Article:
The Syrian city of Raqqa, recently cleared of its ISIS fanatics, is being rebuilt after nearly total destruction. Meanwhile, the residents are being housed in refugee camps in the wind-swept desert. Even these camps are better than living under ISIS rule, a government so fanatical that even the already pious population chaffed. Women were forced to cover up every square inch of skin under black sacks lest they "tempt" men from righteousness. Any deviation was punished by flogging, one of the lesser ISIS punishments.
Although grateful for this generous refugee camp housing his family of ten, he is complaining: "They give a lot of rights to women! If I raise my voice at a woman, they might put me in jail."
Giving any rights to women is certainly "un-Islamic," among conservative Muslims. What they "conserve" is a very long tradition of male supremacy. But in this refugee camp, the governors are Kurds, a non-Arab ethnicity whose native lands are divided among Iraq, Iran, and Turkey. The Iraqi Kurds have fought for their freedom and may indeed win it in the near future. They are resolutely modern, democratic, and fierce---and they dare to regard women as their partners, not subordinates. ISIS already knows how tough Kurdish women soldiers can be.
Those Americans today who think we have little influence on making a better world should take a harder look at the Iraqi Kurds, who under American protection during the two Iraq wars. Two contending warlords made peace and worked to produce a modernizing, genuine democracy. Literacy rates soared, democratic institutions flourished, and most surprising of all for a Muslim country, the status of women rose from that of property to equality. In addition, the Kurds demonstrated a willingness to fight for their independence with an army that includes the only female fighters in the Middle East aside from Israel. The bullies from ISIS are terrified by these women.
The Kurds have a fascinating history. We meet them first as "Medes," one of the ancient Iranian tribes absorbed by their Persian cousins to become the first truly international empire under Cyrus the Great in 550 BC. The Persian Empire (Achaemenian) ruled over an empire that extended from Egypt to the borders of China.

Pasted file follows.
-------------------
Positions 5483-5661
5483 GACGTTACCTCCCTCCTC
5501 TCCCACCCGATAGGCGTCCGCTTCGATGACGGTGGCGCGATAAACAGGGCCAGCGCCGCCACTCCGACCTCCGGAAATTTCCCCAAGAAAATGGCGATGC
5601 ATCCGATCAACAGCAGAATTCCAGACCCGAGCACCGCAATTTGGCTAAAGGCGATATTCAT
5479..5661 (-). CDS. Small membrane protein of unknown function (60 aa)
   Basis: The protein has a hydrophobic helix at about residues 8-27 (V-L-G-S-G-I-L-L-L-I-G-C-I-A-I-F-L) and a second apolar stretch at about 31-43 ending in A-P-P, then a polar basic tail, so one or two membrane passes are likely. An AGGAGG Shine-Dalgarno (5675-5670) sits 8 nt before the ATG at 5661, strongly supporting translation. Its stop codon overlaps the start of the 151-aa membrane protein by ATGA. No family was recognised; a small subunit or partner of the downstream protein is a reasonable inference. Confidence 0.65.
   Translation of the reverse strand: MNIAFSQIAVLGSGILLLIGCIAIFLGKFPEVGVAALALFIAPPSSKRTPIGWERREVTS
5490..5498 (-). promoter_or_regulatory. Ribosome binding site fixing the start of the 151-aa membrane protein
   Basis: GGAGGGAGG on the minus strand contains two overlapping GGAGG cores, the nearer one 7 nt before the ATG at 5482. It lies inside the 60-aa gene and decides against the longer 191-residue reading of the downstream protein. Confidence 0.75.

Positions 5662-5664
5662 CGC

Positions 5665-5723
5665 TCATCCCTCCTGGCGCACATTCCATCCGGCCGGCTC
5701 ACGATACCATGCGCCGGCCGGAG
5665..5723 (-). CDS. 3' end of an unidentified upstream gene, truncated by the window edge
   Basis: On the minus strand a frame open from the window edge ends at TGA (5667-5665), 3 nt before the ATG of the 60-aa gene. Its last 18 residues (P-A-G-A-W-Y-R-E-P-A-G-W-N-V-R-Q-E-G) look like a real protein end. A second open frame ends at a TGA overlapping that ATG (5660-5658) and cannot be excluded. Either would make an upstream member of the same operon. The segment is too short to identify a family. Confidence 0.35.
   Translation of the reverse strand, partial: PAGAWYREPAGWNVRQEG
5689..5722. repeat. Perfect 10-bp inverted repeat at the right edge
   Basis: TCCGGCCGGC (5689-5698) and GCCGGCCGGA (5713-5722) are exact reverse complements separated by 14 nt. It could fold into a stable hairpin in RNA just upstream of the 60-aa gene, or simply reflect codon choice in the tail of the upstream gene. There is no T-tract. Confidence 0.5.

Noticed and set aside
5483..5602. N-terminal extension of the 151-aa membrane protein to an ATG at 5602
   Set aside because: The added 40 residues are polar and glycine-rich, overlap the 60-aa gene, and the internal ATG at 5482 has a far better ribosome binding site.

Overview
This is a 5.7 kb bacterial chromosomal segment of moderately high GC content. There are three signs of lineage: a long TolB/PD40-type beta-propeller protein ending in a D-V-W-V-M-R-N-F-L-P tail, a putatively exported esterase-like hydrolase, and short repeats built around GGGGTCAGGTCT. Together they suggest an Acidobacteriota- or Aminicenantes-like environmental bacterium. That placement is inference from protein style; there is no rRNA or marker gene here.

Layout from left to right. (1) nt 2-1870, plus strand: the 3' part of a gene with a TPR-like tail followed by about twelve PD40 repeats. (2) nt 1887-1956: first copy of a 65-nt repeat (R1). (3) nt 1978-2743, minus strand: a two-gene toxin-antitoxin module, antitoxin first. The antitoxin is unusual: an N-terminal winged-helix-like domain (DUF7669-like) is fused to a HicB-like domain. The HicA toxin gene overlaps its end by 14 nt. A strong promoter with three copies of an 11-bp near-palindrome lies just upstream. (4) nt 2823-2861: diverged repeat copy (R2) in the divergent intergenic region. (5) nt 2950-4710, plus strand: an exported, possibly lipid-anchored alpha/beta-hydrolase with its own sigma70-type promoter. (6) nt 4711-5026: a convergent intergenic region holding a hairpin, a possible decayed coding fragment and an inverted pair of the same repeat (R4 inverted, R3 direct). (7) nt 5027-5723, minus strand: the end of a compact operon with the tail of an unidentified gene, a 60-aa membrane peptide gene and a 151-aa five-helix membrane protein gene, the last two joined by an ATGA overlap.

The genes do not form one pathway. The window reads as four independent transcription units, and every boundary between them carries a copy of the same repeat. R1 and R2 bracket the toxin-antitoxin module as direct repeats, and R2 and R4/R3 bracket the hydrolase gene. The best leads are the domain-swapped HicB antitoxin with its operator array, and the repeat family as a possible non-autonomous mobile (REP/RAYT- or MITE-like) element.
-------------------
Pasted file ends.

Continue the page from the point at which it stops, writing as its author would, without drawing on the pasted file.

We do not hear about them again until the end of World War I, when the Turkish Ottoman Empire collapsed and their colonies became new nation states. All of the Arab ethnicities (Egypt, Lebanon, Iraq, Yemen, and Syria) became states under the "protection" of the British or the French, because they were not considered strong enough to become functioning independent states. Unfortunately, the Kurds, who had been promised a state of their own, were betrayed, and their lands were divided among their neighbors. Iraq, Iran, and Turkey were their new overlords. The reason was that the Kurdish lands sat atop a huge pool of oil, which the protectors wanted to control. Greed prevailed over idealism.
Another case of thoughtless pragmatism was the British promise to both Jews and Palestinians that the Holy Land would belong to both. The Jews were unhappy, but agreed; the Palestinians were enraged, and refused anything less than the whole country. This issue is still roiling the region.
What was done to the Kurds is roiling an even larger region. America's dilemma is that we gave air protection to the Kurds during the Iraq war. Without this protection, Saddam Hussein would have wiped them out, as he demonstrated when he used Saran gas on a Kurdish village, murdering the entire population. America not only protected the Kurds so that they could become a modern state, but also served as the model for what kind of democracy and egalitarian culture that they would have.
Now our earlier policy of keeping Iraq from splitting apart is getting difficult. The Kurds deserve our recognition much more than the Iraqis, Turks, or Iranians do if we really believe in democracy. I think that the Kurds will take their independence in spite of us all. If we heed our better angels, we will support the Kurds.
Dr. Laina Farhat-Holzman is a historian, lecturer, and author of God's Law or Man's Law. You may contact her at Lfarhat102@aol.com or www.globalthink.net.